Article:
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Happy World Wetlands Day!

Blogpost written by Luis Carlos Solis, Asistencia Técnica

 

World Wetlands Day is celebrated on February 2 of each year, the date on which the Convention on Wetlands was adopted. Wetland is all those areas that remain flooded or at least, with soils saturated with water for long periods of time – thus, water defines its structure and ecological functions. Wetlands are vital for human survival. As one of the most productive ecosystems on the planet, they harbor a biological diversity and water sources on which countless species of plants and animals depend for subsistence. However, the surface and quality of wetlands continue to decline worldwide, so the benefits that wetlands provide to human beings are in danger.

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Mangroves in the wetlands along Rio Esquinas, Costa Rica

Due to the endangered condition of wetlands worldwide, on February 2, 1971, the Convention on Wetlands was adopted in the town of Ramsar, Iran. This convention is the first intergovernmental treaty that serves as a framework for national action and international cooperation for the conservation and sustainable use of wetlands. The convention includes lakes and rivers, underground aquifers, swamps and marshes, wet grasslands, peatlands, oases, estuaries, deltas and low tides, mangroves and other coastal areas, coral reefs, and artificial sites such as fish ponds, rice fields, reservoirs and saltworks. To date, the list includes 2,200 designated “Ramsar sites” covering an area of more than 2.1 million square kilometers, an area larger than Mexico.

 

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The Térraba Sierpe wetlands in Costa Rica from above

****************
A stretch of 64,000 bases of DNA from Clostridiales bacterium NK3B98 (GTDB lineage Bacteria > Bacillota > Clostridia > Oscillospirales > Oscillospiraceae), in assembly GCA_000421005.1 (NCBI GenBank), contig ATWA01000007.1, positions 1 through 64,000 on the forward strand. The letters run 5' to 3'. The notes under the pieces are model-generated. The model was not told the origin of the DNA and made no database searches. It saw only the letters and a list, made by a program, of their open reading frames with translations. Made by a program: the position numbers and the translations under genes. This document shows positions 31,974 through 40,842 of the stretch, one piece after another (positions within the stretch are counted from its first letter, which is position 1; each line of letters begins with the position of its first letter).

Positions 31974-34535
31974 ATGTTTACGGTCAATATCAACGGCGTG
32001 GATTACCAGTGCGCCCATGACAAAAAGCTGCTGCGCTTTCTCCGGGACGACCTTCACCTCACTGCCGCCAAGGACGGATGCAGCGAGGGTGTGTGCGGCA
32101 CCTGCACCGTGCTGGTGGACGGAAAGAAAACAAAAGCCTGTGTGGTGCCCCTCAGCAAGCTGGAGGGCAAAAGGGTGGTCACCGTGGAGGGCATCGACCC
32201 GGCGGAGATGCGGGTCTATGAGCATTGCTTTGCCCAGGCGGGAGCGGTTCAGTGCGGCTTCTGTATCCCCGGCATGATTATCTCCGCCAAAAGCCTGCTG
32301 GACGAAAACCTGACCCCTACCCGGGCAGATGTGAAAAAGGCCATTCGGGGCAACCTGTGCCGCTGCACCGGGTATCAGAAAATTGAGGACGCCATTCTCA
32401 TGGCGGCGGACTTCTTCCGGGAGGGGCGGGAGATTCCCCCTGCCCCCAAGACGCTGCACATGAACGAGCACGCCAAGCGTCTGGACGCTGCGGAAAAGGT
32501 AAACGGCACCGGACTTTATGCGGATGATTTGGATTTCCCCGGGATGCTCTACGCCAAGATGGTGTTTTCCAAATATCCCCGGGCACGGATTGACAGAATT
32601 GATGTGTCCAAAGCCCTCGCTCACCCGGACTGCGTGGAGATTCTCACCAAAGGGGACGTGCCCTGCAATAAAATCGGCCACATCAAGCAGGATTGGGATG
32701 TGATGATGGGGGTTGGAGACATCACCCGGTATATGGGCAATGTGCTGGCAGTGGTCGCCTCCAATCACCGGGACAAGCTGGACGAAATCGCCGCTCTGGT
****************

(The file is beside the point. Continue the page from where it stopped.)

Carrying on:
In the case of Costa Rica, about 350 wetlands are reported, which cover 7% of the national territory; 12 of them are considered of global importance and therefore were declared as Ramsar Sites. One of these sites is the Térraba Sierpe National Wetland, located in the south of the country, which with an area of 32,000 hectares (79,073 acres) corresponds to the largest mangrove area in the country. Mangroves are one of the most productive ecosystems on the planet, offering a variety of services such as recreation, tourism, carbon capture, water purification, shelter for living beings and coastal protection.

 

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Osa Conservation staff assessing wetlands by boat.

Osa Conservation is dedicated to protecting these vital habitats. Currently, we are working in the Térraba Sierpe National Wetlands  on a project to  “strengthen the mangrove ecosystems and improve the quality of life of the coastal populations.” This project will help to actively restore 50 hectares of mangroves, working in conjunction with the Association of Fishermen and Marine Resources of Ajuntaderas y Afines (APREMAA), a local organization that is in charge of establishing mangrove nurseries and preparing the land. In addtion, the project  promotes sustainable practices regarding the extraction, processing and commercialization of mollusks in the wetlands. Efforts of this nature seek to preserve the services offered by wetlands through the sustainable use of their resources for the benefit of coastal marine communities.

 

 

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